UN Climate Change Report: New Zealand's 'Adaption Deficit' Makes It Vulnerable to Rising Sea Levels

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By Reissa Su | March 31, 2014 2:42 PM EST

New Zealand is not ready for the effects of climate change especially when sea levels rise by half a metre. The Intergovernmental Panel on Climate Change (IPCC) report said that the island nation has a significant "adaptation deficit" against a man-made global warming by 2100.

REUTERS/ Christine Brooks
Dust rises from rocks were falling from a cliff in the Christchurch suburb of Sumner moments after an earthquake struck December 23, 2011.

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The climate change report said the human-influenced global warming will have an increase of temperature between 2 and 4 degrees Celsius. The sea level rise in New Zealand might turn a once-in-a-hundred year flood to a yearly event based on the IPCC report.

The United Nations organisation's analysis has pointed out that New Zealand is already experiencing the effects of climate change based on recent extreme weather events. The country can expect future storms to be more intense and frequent which will result in damage to low-lying ecosystems and coastal infrastructure.

According to New Zealand scientists, the IPCC report was a "wake-up call" as the government welcomed the IPCC's analysis. The New Zealand government has pledged to place new emphasis on efforts to reduce the effects of climate change.

The bad weather in New Zealand's Christchurch on March 5 had caused floods and massive power outages as the city council called it a "once-in-a-century" event. Roads and schools were ordered closed due to flooding brought by the storm. The city council said more than 4000 homes and businesses are still without electricity.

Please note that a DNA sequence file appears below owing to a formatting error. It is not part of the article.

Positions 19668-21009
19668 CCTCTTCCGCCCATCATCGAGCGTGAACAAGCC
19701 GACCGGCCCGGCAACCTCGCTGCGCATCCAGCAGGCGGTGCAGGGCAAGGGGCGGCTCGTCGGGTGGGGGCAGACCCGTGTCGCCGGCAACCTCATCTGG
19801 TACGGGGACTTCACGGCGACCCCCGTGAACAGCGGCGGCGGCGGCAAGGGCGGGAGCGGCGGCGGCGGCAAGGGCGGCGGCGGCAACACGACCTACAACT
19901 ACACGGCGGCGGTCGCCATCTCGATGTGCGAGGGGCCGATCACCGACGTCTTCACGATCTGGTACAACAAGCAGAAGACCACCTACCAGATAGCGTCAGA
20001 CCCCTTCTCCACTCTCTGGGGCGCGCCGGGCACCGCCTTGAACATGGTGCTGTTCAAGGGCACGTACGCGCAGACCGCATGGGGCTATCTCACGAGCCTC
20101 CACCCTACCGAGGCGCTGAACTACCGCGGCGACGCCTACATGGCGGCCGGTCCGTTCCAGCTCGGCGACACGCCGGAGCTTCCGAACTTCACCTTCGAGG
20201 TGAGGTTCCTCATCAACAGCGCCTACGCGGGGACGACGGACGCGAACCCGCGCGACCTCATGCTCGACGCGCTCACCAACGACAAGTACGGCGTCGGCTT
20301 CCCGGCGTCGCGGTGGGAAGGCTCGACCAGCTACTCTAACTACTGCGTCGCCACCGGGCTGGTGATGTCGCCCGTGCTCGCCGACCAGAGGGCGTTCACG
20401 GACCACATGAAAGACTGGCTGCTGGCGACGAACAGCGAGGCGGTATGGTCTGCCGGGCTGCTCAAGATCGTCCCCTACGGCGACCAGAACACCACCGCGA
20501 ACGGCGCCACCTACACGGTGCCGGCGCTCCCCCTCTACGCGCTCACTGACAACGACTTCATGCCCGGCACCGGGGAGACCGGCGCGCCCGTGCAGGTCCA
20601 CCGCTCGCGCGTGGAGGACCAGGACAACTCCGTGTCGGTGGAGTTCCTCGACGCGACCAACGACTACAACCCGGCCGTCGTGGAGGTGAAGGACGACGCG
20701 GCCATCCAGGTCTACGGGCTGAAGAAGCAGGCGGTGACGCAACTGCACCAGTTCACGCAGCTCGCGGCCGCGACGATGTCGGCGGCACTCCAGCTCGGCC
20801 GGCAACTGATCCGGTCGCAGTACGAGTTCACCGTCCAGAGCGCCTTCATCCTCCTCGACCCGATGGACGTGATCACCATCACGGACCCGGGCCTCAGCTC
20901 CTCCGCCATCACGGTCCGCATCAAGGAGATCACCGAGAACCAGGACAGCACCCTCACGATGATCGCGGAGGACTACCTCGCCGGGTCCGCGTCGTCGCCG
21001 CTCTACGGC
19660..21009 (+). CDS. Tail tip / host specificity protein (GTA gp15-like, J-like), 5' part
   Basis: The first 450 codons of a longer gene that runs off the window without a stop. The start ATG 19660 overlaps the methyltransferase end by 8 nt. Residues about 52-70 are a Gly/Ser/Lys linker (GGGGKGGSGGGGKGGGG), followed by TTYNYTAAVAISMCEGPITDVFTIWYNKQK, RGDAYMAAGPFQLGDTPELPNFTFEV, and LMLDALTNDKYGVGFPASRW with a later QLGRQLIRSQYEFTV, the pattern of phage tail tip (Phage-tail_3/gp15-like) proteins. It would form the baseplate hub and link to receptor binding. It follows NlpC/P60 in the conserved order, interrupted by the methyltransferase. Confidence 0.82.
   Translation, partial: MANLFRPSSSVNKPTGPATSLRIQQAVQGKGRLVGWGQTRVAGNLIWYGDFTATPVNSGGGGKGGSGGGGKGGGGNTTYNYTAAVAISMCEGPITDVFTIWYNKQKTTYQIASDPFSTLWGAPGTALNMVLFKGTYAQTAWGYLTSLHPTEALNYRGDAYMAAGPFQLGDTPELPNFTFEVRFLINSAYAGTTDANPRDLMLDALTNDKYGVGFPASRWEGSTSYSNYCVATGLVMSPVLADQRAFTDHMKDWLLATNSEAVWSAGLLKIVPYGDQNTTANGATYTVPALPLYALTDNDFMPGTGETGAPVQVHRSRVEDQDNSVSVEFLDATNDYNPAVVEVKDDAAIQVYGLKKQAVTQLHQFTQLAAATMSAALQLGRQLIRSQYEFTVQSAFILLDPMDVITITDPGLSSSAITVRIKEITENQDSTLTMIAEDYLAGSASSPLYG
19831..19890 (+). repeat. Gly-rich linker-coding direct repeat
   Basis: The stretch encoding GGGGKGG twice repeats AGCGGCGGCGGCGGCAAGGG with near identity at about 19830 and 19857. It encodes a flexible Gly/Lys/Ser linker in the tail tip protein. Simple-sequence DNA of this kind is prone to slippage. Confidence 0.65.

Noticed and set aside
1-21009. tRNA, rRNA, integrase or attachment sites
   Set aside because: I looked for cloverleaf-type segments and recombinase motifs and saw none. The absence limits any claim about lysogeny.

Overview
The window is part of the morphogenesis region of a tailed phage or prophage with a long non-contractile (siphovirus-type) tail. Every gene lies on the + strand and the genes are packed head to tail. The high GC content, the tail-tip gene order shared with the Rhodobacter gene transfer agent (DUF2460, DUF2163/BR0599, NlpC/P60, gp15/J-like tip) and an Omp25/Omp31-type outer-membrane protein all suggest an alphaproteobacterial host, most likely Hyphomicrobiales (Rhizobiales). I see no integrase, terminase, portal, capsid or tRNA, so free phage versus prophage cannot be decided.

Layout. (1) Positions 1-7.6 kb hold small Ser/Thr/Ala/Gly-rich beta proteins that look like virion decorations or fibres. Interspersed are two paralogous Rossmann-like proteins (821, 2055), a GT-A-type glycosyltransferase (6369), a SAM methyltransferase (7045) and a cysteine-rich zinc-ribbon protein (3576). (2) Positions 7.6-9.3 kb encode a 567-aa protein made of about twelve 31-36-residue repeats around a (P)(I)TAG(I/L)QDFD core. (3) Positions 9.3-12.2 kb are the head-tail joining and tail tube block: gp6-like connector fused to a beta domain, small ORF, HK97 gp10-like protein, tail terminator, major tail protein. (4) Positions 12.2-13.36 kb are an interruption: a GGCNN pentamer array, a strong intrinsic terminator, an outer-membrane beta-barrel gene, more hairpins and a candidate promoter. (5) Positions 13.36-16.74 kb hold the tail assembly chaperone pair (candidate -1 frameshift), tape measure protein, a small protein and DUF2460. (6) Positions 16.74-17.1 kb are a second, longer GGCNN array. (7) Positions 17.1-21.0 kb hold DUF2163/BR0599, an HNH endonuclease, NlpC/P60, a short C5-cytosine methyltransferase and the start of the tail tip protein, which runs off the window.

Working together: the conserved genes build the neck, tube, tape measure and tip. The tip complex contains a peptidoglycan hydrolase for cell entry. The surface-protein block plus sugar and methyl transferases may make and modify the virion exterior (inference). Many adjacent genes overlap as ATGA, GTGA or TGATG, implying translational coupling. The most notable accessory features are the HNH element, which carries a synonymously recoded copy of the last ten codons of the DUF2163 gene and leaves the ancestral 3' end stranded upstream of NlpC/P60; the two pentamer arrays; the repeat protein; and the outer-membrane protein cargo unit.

The "irreversible" damage due to climate change will cause economic shocks and severe poverty may lead to mass migration. The risk of violence may increase from protests triggered by international or civil conflicts.

Prof. Lesley Hughes from Macquarie University and the report's lead author had declined to comment on the details but noted scientists believe that climate was shifting since the system was "very different" from what it was 30 or 40 years ago.

In 2013, the IPCC was commissioned by UN to make scientific assessments on climate change risks. The group released a report stating that oceans rose in temperature from 1971 to 2010. The UN panel observed the recent warming trends and observed the result of rising levels of greenhouse gases in the atmosphere.

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(Photo: REUTERS/ Christine Brooks / )
Dust rises from rocks were falling from a cliff in the Christchurch suburb of Sumner moments after an earthquake struck December 23, 2011.
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